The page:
The present study is noteworthy in that it confirmed that workplace bullying had a significant effect on emotional exhaustion and depersonalization among the subdomains of burnout, on compassion fatigue among ProQoL, and on turnover intention. The mean score of workplace bullying obtained in this study was 39.29, which is similar to that in Yeun’s study [30] with general hospital nurses in South Korea. However, the degree of workplace bullying was found to be higher in the present study compared with studies with Japanese nurses (mean score 29.7) [31] and Canadian nurses (mean score 34.5) [32]. This could be due to a higher percentage of nurses who had less than 2 years of experience among the participants in the present study (38.3%). Their relatively low position within the nursing organization and their job performance reflecting a need for further skill could be the reason for their more frequent workplace bullying experiences. However, studies with American and Taiwanese nurses [33,34] showed higher scores on personal bullying, while this and another study with Korean nurses [35] showed higher scores on work-related bullying compared to personal or intimidation-related bullying. Considering the structure of nursing manpower in South Korea, with 5.2 nurses per 1,000 people, which is half of the average in OECD countries at 9.2 nurses per 1,000 people [36], it is likely that heavy workload, consequent pressure, and high level of conflict between staff may lead to higher workplace bullying, particularly work-related, in South Korea than in other countries.

The frequency of intimidation-related bullying was relatively low in this study, as was also in previous studies [37]. There is a possibility of over- or underestimation of workplace bullying resulting from cultural and linguistic differences in the measurement tool. Although the NAQ-R is used as a validated tool for measuring workplace bullying worldwide, it was developed based on the jobs and organizational culture of Western society [23]. Therefore, cultural and linguistic differences need to be considered. Further comparisons of workplace bullying between countries need to be conducted and analyzed using other validated tools.

In this study, nurses who had less than 5 years of experience, worked rotational shiftwork, and/or were dissatisfied with their job showed higher levels of workplace bullying, burnout, and turnover intention, and lower ProQoL. It was reported that nurses experience burnout due to exhaustion, constant stress, and helplessness resulting from exposure to rude behaviors in the workplace [9]. In particular, in a previous study with newly hired nurses, 29.5% of them were considering quitting their job [38]. Moreover, it has been reported that nurse administrators’ responses included taking charge, supporting staff, and doing nothing [39]. Another study found that when nurses complained of workplace bullying, nurse managers’ or institutions’ reactions involved ignoring the complaints or treating them as not important, or moving harassing nurses to other departments with fewer nurses [40]. Nursing administrators must recognize the problem of bullying. Continuous education is essential to identify workplace bullying and to properly deal with it by adopting preventive measures; thus, procedures and policies need to be developed. Nurses should be supported and encouraged by promoting communication, training in self-assertion, mentoring, cognitive rehearsal, and improving the organizational culture [41].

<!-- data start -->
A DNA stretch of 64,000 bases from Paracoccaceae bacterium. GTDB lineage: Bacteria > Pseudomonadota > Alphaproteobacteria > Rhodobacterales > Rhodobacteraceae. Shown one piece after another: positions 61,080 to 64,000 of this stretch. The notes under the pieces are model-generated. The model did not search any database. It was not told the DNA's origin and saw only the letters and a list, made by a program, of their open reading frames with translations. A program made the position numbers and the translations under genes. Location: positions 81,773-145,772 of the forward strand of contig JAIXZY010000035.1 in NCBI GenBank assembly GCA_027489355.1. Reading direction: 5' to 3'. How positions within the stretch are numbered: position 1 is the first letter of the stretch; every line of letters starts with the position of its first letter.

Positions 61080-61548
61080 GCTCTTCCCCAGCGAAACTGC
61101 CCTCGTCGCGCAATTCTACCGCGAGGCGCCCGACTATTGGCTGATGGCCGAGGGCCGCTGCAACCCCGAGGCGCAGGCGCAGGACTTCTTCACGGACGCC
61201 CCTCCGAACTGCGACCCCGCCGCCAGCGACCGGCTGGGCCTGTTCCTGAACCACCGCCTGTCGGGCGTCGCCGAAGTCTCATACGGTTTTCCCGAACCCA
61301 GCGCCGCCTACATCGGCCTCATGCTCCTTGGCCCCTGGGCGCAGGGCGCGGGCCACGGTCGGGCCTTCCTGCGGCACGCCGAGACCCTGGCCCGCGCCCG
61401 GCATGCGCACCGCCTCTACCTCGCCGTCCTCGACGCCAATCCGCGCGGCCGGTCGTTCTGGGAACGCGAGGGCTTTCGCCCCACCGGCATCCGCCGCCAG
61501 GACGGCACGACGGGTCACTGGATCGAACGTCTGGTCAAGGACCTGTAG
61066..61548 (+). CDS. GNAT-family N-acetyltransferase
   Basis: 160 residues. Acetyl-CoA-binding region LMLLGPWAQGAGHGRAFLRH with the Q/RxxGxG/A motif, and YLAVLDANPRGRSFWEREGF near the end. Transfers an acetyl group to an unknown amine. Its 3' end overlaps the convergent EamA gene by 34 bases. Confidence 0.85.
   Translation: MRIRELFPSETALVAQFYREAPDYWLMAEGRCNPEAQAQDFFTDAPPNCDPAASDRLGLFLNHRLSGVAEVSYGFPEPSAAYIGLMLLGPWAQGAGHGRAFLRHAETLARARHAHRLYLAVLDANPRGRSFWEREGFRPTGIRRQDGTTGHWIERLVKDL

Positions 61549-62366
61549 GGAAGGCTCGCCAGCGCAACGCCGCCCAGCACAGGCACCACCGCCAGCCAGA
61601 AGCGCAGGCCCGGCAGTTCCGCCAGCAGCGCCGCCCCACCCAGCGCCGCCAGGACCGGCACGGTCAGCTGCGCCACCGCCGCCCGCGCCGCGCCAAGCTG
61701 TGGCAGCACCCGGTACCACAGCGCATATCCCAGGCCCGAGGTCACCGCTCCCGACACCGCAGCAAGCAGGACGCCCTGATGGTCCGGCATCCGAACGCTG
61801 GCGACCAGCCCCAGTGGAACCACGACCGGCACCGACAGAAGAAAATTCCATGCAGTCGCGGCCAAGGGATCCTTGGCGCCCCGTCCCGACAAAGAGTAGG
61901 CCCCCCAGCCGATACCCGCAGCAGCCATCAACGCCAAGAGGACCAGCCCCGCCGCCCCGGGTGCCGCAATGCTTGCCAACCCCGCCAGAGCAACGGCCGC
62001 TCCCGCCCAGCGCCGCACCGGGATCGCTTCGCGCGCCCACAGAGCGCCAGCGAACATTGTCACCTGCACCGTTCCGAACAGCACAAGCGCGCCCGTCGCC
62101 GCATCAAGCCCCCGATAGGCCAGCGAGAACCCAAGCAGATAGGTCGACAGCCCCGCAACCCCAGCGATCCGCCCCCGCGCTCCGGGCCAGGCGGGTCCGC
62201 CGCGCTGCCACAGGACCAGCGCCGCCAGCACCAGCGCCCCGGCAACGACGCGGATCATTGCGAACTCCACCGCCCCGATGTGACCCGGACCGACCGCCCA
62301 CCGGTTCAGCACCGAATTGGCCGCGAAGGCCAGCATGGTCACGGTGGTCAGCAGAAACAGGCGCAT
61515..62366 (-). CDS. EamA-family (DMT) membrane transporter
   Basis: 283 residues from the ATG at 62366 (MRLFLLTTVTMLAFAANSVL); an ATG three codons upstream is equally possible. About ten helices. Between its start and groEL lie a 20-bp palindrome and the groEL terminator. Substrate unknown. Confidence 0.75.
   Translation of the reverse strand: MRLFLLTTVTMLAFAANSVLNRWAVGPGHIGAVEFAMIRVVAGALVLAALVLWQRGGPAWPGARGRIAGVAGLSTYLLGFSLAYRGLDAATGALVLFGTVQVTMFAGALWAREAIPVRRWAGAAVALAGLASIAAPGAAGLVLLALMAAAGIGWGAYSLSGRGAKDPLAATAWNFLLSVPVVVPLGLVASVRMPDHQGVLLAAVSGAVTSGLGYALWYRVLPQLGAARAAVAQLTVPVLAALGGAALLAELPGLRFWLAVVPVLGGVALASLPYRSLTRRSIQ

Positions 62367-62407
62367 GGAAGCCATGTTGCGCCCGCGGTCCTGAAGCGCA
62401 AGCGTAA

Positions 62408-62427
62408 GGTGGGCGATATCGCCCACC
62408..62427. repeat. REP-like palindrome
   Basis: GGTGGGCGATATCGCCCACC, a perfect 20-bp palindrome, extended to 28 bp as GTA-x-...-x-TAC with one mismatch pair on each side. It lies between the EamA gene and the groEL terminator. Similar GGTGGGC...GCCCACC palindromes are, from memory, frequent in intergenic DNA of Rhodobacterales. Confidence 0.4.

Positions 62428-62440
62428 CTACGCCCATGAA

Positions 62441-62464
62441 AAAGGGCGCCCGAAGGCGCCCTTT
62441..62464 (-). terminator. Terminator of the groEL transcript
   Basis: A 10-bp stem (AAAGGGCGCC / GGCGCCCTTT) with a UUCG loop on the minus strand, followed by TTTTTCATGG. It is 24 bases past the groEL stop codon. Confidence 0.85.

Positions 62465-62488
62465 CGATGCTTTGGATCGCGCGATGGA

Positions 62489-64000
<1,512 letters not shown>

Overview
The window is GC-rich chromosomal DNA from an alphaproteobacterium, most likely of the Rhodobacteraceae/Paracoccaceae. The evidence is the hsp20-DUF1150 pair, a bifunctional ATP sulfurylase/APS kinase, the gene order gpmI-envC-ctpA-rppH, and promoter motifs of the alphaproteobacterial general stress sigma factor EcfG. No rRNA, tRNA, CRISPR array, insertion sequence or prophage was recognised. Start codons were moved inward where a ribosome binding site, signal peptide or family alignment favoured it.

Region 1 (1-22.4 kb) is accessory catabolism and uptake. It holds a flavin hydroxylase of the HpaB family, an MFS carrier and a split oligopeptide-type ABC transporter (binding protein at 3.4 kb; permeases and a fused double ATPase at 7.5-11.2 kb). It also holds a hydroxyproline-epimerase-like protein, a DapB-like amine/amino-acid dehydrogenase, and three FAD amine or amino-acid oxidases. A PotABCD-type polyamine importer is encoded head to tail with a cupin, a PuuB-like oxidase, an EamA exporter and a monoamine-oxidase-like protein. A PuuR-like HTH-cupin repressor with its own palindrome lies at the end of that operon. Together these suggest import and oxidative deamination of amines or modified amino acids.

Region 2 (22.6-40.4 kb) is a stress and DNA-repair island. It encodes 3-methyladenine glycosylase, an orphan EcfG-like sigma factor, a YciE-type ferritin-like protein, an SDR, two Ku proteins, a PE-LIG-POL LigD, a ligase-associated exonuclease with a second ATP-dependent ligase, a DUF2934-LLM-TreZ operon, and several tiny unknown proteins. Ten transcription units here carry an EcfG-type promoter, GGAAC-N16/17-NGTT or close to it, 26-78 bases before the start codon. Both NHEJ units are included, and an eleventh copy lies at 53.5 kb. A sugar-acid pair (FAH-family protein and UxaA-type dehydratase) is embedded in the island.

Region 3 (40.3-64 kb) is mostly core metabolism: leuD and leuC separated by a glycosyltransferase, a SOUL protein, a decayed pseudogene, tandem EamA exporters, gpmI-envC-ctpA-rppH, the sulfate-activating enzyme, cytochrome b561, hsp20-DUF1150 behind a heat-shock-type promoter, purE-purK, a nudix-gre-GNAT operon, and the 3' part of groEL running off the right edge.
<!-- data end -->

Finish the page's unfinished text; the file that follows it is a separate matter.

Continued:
In a recent study, compassion satisfaction was significantly lower and burnout was higher when verbal and physical violence from coworkers were prevalent [28]. Moreover, a study with 5,000 nurses in Finland [42] found that most nurses who had experienced workplace bullying had turnover intention. When faced with bullying or lack of respect, some nurses may initially attempt to cope with it by trying to enhance their status and professionalism, but continued alienation could lead them to consider switching jobs [43]. Therefore, to tackle the burnout, reduced ProQoL, and turnover intention resulting from bullying experience, it is necessary to implement periodic and systematic monitoring, an active intervention system, and an institutional strategy for reporting bullying, holding employees accountable, and correcting unacceptable bullying behavior.